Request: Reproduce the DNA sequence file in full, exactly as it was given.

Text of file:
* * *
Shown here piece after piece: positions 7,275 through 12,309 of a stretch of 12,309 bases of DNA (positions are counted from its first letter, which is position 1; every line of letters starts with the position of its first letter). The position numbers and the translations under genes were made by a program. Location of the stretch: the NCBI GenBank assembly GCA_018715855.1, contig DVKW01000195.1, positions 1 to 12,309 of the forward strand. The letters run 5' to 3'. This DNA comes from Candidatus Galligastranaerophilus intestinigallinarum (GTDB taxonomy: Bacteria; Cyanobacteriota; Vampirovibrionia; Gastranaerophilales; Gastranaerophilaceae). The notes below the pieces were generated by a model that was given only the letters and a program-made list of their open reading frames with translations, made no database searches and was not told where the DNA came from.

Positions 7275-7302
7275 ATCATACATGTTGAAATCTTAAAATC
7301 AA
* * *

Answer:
Shown here piece after piece: positions 7,275 through 12,309 of a stretch of 12,309 bases of DNA (positions are counted from its first letter, which is position 1; every line of letters starts with the position of its first letter). The position numbers and the translations under genes were made by a program. Location of the stretch: the NCBI GenBank assembly GCA_018715855.1, contig DVKW01000195.1, positions 1 to 12,309 of the forward strand. The letters run 5' to 3'. This DNA comes from Candidatus Galligastranaerophilus intestinigallinarum (GTDB taxonomy: Bacteria; Cyanobacteriota; Vampirovibrionia; Gastranaerophilales; Gastranaerophilaceae). The notes below the pieces were generated by a model that was given only the letters and a program-made list of their open reading frames with translations, made no database searches and was not told where the DNA came from.

Positions 7275-7302
7275 ATCATACATGTTGAAATCTTAAAATC
7301 AA